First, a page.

Sunday, December 5, 2010


I'm convinced that one of the most vital ingredients of a thriving long-term relationship is the ability to tolerate and support change in one's partner. Mark and I have been a couple for over 17 years now. We have both changed so much in that time. I often tease Mark that I'm going to post his Princeton senior picture somewhere in the halls of CU law school and "out" him. You see, Mark's colorful past would be a bit shocking to his current classmates and professors who see Mark as fairly driven, fairly Type A, fairly clean-cut. In Mark's senior picture at Princeton, he had two very long neatly constructed lovely blonde braids. In those days he also wore skirts and had earrings in both ears. Yep, and I fell in love. We climbed trees and had midnight (naked!) runs on the Princeton golf course with other hippee friends. We protested this and that. We sat on the porch of the vegetarian coop we lived at and had sing-a-longs of Bob Dylan and Joni Mitchell. We actually didn't even worry that much about the future and what we'd do with it--I think we both fancied that we'd spend our future together, but there wasn't much talk of how we'd co-construct it. We never talked about having children together. In fact, as a couple years passed, we even seemed to be in agreement that we would not have children---raising a family was for more mainstream folk than us--we had more important things to do!

And then time went on. And then we changed. Each of us in our own way. Little by little sometimes. Sometimes in what felt like a great big thumpity bump. Sometimes it felt fantastic. Sometimes it was horrible and we didn't know if we'd make it out alive, or together, or alive together.

Well, a story for another day will be how we made it through the change process of a couple not planning to have children into a couple who is going to have children. For now, let it suffice to say that we made it out of that change process alive AND together.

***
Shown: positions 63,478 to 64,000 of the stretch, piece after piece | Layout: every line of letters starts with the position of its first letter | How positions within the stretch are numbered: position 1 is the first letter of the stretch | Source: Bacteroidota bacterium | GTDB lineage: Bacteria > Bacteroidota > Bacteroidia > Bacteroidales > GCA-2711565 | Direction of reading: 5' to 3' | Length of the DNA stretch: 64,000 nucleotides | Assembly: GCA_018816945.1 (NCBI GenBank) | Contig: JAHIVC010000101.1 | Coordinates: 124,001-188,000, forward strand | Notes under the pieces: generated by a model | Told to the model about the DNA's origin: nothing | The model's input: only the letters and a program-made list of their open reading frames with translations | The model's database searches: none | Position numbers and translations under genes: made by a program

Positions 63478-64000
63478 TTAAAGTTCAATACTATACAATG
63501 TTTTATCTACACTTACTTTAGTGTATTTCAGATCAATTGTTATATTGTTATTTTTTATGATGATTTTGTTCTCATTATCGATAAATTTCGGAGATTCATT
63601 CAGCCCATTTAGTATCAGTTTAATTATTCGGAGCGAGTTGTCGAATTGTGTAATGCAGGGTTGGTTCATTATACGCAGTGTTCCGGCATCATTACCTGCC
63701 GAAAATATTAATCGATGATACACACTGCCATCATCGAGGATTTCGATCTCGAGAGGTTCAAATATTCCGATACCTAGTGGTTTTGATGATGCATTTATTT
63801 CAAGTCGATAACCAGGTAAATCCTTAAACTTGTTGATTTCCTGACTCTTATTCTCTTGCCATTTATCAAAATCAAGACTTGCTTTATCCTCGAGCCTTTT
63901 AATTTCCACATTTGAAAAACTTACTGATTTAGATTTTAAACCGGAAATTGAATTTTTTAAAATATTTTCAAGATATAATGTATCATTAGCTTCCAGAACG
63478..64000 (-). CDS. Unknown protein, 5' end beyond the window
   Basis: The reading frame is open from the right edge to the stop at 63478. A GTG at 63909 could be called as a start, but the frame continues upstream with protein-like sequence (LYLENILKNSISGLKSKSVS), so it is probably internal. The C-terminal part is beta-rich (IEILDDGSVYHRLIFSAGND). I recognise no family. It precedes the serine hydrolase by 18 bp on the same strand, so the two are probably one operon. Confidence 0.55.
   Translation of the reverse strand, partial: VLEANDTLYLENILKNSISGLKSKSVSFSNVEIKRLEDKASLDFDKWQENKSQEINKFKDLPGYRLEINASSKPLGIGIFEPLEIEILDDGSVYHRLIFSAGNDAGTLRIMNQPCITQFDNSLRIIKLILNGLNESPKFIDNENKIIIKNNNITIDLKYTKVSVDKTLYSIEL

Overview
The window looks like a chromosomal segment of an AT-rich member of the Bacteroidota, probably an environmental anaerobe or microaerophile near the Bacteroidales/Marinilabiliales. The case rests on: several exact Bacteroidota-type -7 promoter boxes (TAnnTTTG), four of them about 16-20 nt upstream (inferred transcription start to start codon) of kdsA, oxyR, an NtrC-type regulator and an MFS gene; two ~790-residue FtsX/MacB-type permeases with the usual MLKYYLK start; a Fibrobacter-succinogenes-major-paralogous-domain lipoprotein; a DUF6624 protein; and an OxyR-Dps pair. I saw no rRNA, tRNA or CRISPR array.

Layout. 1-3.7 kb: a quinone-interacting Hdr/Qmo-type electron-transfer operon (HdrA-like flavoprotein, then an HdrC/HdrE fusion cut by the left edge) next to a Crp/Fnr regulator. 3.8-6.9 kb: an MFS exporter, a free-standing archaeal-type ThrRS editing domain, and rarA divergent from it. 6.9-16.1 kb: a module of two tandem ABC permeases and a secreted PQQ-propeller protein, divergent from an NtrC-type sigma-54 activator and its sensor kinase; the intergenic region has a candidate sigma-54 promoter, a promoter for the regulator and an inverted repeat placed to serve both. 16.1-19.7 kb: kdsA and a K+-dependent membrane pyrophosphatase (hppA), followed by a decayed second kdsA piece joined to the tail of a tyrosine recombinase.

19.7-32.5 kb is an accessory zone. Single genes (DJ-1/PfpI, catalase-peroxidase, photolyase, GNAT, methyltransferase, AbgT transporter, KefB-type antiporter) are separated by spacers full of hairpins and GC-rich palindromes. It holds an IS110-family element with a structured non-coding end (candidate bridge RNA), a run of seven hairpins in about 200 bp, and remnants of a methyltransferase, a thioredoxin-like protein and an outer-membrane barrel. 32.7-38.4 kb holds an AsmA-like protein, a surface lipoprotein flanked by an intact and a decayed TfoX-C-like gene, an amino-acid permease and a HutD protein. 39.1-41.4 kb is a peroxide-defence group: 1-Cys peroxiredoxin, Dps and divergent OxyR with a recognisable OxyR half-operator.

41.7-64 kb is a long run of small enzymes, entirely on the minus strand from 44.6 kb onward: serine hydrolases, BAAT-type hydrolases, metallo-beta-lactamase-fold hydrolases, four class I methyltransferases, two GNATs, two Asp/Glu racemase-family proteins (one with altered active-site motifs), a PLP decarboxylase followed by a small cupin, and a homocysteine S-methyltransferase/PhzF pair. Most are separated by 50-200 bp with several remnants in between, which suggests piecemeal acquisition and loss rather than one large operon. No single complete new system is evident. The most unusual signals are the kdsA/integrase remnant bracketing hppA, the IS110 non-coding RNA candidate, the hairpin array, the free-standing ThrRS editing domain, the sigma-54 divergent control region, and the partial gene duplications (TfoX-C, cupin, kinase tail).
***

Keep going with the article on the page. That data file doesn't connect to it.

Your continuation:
And now I see my beloved partner so happy to be becoming a Papa. From the porch of the coop 17 years ago, I would not have recognized this person in front of me who wants to sing to Peach in my belly, who wants to write out and "time capsule" his "intentions" to give to Peach when she turns 18, who is signing up for a breastfeeding class with me, no questions asked.  No, he didn't even ask about the fact that he doesn't have breasts. He's in this 100% and he's doing what a happy expectant Papa needs to do.

I'm a touch sad that Papa Mark is as busy as he is because I've been wishing that he were recording some of his thoughts and feelings about Peach here as well. It has been very sweet to witness his unfolding in this change process. I'm going to try to capture just a few recent moments of Papa Mark.....

Papa Mark likes to sing to you, Peach. There's a good chance that you'll come out singing rather than crying. It seems to be mostly either a morning ritual or an evening ritual, sometimes a cappella and sometimes with guitar. Bouncing 'Round the Room by Phish is a recent favorite, as well as the standards we picked out a few weeks ago.

Papa Mark also likes to put his mouth right up close to you and say with excitement and anticipation "Where's Melissa?!" This, as silly as it sounds, makes us both laugh a lot, which I can only believe is good for you, Peach. This "Where's Melissa?!" question is a gift from our many days with Glory Dog and Teacup. See, years back, I started saying to Gdog and Tcup, "Where's Mark?!" in a expectant and happy tone. Dogs learn tone quickly. They learned that this "command" meant to look around eagerly for Mark because he must be nearby. Over the years, those two words said in the right tone would alert the pooches that their Papa might be just around the very very exciting! Somehow, we are finding that asking Peach where Melissa is is perfectly funny, perfectly absurd, and perfectly tied to our crazy love for our first generation of dogs/children.

Papa Mark is preparing for sleep deprivation. How? Teacup is becoming more and more needy in these twilight years and she usually wakes up in the middle of the night asking to go out. She's wearing a night diaper these days, so we could ignore her and let her pee her pants, but Mark gets up, faithfully, carries the old pooch out, lets her do her thing in dignity, and then comes back to sleep. Sometimes this happens more than once a night. No complaints (well, at least not that many!)

We have changed together. Tolerated it, supported it. Alive and together. With Peach on the way.

Maybe Papa Mark will log in to the blog here and do some writing sometime in the next couple weeks when his semester ends. Until then, here's a picture of this good man.

Mark in Estes Park summer 2009.

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